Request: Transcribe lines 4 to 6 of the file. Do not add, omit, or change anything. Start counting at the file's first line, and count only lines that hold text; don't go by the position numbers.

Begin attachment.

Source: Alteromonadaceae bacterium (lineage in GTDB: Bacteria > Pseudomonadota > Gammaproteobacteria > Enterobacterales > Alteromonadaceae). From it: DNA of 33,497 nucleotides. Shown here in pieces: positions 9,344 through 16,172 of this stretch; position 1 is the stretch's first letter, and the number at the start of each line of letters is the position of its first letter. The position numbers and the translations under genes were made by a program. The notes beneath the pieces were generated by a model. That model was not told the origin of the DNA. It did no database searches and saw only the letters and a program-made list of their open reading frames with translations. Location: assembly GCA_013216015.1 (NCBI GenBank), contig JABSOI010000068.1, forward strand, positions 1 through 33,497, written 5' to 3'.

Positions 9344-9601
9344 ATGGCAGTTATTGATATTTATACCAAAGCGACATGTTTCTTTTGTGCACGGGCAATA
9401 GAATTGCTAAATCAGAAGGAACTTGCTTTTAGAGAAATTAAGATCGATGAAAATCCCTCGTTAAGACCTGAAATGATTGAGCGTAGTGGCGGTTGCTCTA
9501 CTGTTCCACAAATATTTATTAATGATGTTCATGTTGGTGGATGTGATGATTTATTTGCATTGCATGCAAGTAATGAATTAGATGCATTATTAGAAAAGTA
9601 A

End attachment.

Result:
9401 GAATTGCTAAATCAGAAGGAACTTGCTTTTAGAGAAATTAAGATCGATGAAAATCCCTCGTTAAGACCTGAAATGATTGAGCGTAGTGGCGGTTGCTCTA
9501 CTGTTCCACAAATATTTATTAATGATGTTCATGTTGGTGGATGTGATGATTTATTTGCATTGCATGCAAGTAATGAATTAGATGCATTATTAGAAAAGTA
9601 A